As it appeared in the Sunday Standard, Botswana on Sunday Nov 11, 2012 edition.
How high is the Water Table?
One of my favorite subjects of the work that I do here is working with the water cycle.
Well, all of us learned about it in school. In Grade 5.
Evaporation leads to rainfall. Rainfall leads to seepage and runoffs. Runoffs into rivers and lakes lead to evaporation, and so on.
Except the one difference in a systemic approach is it recognizes that this cycle is not a static process.
This means they do not remain active at the same levels of intensity over time. The intensities are dynamic. We did not learn about this fact in school.
And therefore, the cycle has the potential to either cause the rainfall levels to increase or decrease over time. These trends are not clear in the short-term. The patterns become distinct over longer periods of time, usually in years. But the shift is definitely happening.
We call it by different names including the likes of global warming today or periods of draughts or seeing unreliable rainfalls or when we have periods of more than average rainfalls. Their persistent behaviour over time is in effect the consequence of the water cycle in silent action.
It is silent because we do not see the water cycle directly as it is unfolding before our eyes.
Cycles can go two ways. They can either reinforce positively or negatively.
The next four articles in November is a dedication to this subject and it explores a range of issues from primary industry production to crop or raw material production to dairy and cattle production, water availability, water consumption choices and their effects on families, the nature and the economies. All of this will be discussed as we take a trip around the water cycle.
Where I came from, in Singapore, we typically have quite a bit of rainfall and so; it was not as much an issue in my mind, until of course when we experience floods there.
Singapore sits right on the equator and so year round, it enjoys a hot and humid tropical weather.
The nature of water is to flow
The inherent nature of water is to flow. The more it flows out naturally, the more it comes back to us. Naturally. When it is trapped, it dries up.
This is a subject that has become dear to my heart as I spent more time in the country.
And then something struck me. That the excess of or lack of rainfall is not only as a result of the terrain. There was also the inter-play of the reinforcing nature of these water cycles. Its intensity to reinforce positively or negatively will vary with its surroundings.
A case in point is the spread of the forests in the Amazons of South America. These span to the same latitude as that of Botswana.
[Insert picture of world map here – see Picture I below]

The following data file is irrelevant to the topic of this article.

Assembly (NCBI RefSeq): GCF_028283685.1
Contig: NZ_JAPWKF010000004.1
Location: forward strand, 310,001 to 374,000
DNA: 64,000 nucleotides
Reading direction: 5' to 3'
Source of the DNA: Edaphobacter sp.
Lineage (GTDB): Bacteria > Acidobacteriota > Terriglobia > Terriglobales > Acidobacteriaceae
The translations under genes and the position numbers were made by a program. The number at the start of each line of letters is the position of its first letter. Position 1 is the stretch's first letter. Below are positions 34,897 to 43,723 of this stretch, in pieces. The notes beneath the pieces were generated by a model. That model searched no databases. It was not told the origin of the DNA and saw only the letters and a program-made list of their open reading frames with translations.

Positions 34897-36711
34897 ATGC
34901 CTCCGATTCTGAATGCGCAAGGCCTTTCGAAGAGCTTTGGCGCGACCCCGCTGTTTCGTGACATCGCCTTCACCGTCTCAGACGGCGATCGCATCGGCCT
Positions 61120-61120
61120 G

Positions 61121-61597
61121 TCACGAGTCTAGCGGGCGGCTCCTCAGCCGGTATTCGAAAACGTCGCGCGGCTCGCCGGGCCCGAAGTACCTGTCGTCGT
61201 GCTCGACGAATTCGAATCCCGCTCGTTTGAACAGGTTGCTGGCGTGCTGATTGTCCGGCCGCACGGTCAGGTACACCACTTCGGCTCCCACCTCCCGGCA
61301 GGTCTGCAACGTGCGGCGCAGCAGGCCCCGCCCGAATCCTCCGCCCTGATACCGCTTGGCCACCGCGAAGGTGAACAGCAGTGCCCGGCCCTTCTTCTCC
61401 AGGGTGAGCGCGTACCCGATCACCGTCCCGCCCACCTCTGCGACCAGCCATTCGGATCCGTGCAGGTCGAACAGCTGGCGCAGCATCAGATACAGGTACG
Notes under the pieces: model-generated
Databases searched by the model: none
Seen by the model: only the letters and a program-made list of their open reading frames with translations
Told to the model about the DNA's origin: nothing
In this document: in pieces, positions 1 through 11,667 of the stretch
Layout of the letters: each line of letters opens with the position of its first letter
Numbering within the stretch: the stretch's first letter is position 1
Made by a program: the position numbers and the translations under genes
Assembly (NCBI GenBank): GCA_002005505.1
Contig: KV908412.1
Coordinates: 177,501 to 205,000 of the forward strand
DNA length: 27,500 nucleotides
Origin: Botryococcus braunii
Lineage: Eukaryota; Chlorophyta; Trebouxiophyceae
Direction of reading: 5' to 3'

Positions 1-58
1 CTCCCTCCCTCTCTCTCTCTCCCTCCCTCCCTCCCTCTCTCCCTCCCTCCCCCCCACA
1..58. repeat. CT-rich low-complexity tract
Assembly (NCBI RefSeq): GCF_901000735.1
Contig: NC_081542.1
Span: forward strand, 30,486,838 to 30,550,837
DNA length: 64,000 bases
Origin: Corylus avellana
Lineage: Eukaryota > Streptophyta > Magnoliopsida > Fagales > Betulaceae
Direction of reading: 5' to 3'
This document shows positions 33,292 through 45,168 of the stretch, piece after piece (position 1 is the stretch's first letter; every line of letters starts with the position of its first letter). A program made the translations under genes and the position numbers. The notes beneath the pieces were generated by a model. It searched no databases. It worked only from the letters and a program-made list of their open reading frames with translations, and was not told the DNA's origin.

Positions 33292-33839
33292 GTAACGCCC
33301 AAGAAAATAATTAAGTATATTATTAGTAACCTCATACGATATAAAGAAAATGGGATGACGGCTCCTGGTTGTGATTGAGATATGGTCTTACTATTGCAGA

Chicken and egg
Question. Is the Amazon green because it has more rainfall? Or does having more greens cause more rainfall in the Amazons? Or does it happen because both exist together? Like the chicken and egg. Both would need to be there for them to reinforce their continued growth.
One way to appreciate the existence of the cycle as a causality of rainfall levels is to take an issue that is related to it and watch its behaviour for persistence.
If it is persistent, we would see the peaks peaking higher or the troughs digging deeper each time. This requires us to plot the past behaviour of the issue on an x-y axis. The X-axis is always time. The Y-axis plots the levels of its behaviour.
Should there be a persistent decline or incline on these graphs, then we know that these cycles or circles of causality are definitely at play.
So for the purpose of this exercise, we will take a factor. Let us say the level of the water table.
What would you say has been the behaviour of this factor, in this part of the world over a forty-year period? The further into time we plot these behaviours, the more it becomes clearer to us the persistent nature of these issues.
Would you say the water table levels have remained constant for the past forty years (Refer to Picture 2, Pattern A)? Or would you say it has increased during the same period (Pattern B) or would you say, it looks more like Pattern C, i.e. the water table has declined over the years?
Which pattern would you pick?
[Insert Graphic 2 here]
Did you pick Pattern C? Most of us do so, resoundedly. I have not had a dissenting view to that choice since I had been doing these programmes.
Now, if pattern C is true, then we have a circle of causality in our hands and it is causing problems to recur right here on this land. To take care of the problem of water shortages, we would have to take care of the water cycle. The whole cycle.
But before that. How can we say for sure that it is Pattern C?
Keep wondering. This will be the subject of discussion in Part II of this series of the column on “Have Greens, Will Rain!”. I am sure you will be listening to what we see and hear around us every day as you figure this question out.
Till then have a lovely week of discovery and learning!
This is the 1st of a four part series of this article. Each part will build on the earlier article to an eventual conclusion. We invite you to participate in the column as well as do your ‘own homework’ – searching and discussing the issue to build your own conclusions.
Ms Sheila Damodaran, an international Strategy Development Consultant in the use of systemic thinking for dealing with persistent issues at regional or sectoral levels, welcomes comments at firstname.lastname@example.org. For more information, refer to www.loatwork.com.